Cognitive Deficits and Behavior Problems in Children with Prenatal Polybrominated diphenyl ethers Exposure

BACKGROUND: Polybrominated diphenyl ethers (PBDEs) are persistent chemicals that were widely used as flame retardants in furniture, carpet padding, car seats and other consumer products during the past three decades. Little is known about the impact of prenatal PBDE exposures on children's intellectual abilities or behavioral problems.
OBJECTIVE: To investigate the association between prenatal exposure to PBDEs and child neurodevelopment.
DESIGN/METHODS: We measured maternal serum concentrations of BDE-47 and the sum of 4 PBDE chemicals (-47, -99, -100, -153) in 301 women at 16 weeks of gestation and followed their children annually until 5 years of age in the HOME Study in Cincinnati, OH. We examined the associations with children's cognitive and motor abilities using the Bayley Scales of Infant Development-II at ages 1, 2, 3 years, and intelligence using the Wechsler Preschool and Primary Scale of Intelligence-III at age 5 years. We also investigated the association with children's behaviors using the Behavioral Assessment System for Children-2 at ages 2, 3, 4, and 5 years. We used linear mixed models with adjustment for maternal age, race, education, marital status, serum cotinine, IQ, blood lead, depression score, household income, child sex, and the HOME Inventory, a measure of the nurturing environment of the home.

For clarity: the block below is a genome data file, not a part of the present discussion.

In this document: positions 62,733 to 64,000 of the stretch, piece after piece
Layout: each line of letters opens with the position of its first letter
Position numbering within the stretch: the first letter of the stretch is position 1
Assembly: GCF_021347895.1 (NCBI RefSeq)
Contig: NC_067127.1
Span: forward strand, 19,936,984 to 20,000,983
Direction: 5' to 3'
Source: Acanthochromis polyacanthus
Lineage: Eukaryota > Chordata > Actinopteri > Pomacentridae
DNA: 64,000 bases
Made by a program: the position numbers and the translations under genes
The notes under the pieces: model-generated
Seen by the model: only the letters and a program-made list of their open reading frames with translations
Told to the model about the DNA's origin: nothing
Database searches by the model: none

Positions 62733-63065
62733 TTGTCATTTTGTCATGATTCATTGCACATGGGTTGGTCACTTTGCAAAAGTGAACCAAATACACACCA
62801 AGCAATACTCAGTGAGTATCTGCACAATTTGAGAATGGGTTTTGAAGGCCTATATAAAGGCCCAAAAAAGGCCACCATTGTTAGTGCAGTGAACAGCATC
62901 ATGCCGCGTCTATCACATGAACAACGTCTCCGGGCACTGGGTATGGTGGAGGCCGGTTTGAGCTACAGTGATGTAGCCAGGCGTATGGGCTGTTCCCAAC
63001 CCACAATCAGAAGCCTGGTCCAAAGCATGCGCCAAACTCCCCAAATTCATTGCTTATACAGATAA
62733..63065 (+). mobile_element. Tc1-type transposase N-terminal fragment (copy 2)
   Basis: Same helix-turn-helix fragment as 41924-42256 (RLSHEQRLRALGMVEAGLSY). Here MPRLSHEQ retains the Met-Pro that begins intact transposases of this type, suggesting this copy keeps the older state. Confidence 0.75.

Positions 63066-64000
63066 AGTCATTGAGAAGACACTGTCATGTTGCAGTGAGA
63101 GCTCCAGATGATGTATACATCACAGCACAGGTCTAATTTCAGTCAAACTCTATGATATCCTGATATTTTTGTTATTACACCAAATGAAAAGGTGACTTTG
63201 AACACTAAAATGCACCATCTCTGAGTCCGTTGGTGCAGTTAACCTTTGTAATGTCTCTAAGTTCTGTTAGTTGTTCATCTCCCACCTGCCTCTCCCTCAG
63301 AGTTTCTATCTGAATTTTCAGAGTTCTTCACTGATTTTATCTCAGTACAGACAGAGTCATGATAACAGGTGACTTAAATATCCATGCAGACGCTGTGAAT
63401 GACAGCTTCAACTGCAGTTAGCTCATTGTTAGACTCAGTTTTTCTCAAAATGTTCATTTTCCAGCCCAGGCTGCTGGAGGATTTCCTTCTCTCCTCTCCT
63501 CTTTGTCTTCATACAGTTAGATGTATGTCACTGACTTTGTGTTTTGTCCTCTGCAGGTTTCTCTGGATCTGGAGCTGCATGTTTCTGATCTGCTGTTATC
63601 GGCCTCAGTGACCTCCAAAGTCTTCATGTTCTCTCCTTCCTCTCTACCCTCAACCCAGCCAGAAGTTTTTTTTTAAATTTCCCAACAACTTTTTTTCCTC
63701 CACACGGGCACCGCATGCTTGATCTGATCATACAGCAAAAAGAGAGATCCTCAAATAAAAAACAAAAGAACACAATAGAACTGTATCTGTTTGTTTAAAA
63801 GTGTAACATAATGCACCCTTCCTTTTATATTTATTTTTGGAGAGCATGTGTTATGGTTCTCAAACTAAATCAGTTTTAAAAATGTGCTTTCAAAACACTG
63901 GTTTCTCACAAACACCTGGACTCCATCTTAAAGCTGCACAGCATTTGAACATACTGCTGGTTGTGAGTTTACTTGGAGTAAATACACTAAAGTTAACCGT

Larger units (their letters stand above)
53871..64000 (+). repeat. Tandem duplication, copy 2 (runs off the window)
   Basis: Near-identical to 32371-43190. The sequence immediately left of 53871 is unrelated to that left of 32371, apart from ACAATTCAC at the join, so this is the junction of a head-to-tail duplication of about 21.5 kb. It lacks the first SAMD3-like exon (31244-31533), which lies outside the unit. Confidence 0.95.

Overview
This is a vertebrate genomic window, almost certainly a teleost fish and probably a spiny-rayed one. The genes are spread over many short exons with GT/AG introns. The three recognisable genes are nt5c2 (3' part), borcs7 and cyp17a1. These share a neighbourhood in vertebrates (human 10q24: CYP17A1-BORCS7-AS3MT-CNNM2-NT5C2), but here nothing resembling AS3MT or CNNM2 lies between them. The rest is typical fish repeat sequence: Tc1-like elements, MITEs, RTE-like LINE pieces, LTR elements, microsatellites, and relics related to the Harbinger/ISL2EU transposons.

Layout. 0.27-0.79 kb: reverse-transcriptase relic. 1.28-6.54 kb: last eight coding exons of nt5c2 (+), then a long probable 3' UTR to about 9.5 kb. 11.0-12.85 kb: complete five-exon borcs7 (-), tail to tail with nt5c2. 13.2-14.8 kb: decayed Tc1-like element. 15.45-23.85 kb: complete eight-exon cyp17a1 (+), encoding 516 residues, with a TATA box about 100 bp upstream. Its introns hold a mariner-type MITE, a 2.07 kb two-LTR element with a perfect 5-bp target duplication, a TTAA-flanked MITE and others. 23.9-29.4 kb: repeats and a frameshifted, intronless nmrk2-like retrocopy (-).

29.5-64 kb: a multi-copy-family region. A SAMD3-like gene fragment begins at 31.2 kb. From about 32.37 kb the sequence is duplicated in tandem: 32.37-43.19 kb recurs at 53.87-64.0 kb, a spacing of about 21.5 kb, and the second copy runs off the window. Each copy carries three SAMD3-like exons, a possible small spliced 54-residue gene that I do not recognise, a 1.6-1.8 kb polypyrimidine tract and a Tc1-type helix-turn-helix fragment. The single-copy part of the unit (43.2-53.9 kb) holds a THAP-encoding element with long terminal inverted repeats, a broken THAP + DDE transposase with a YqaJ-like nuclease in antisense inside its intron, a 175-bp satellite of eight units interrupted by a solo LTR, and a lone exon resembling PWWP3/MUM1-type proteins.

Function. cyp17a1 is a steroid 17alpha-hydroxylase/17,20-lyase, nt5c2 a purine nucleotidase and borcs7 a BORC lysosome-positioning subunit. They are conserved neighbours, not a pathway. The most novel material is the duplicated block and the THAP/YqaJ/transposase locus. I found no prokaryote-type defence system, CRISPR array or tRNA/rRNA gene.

RESULTS: Prenatal exposure to BDE-47 and sum4BDEs was associated with cognitive deficits at 2, 3, and 5 years; the deficits were larger in older children. The geometric mean of sum4BDEs was 37 ng/g lipid, with BDE-47 at 20 ng/g lipid, comparable to US national average in the 2003-2004. For a 10-fold increase in BDE-47 there was a -4.6 decrement in Bayley Mental Development Index (95% CI=-8.4, -0.8) at age 3 and a -7.5 decrement in Wechsler Full Scale IQ (95% CI=-11.9, -3.1) at 5 years. Prenatal BDE-47 and sum4BDEs exposure was also associated with an increase in hyperactivity symptoms. A ten-fold increase in BDE-47 was associated with 2.4 increment (95% CI=0.1, 4.6) in hyperactivity score.
CONCLUSIONS: Prenatal exposure to PBDEs, a group of flame retardants that are detectable in virtually all US children, was strongly associated with cognitive deficits and hyperactivity behaviors in children.

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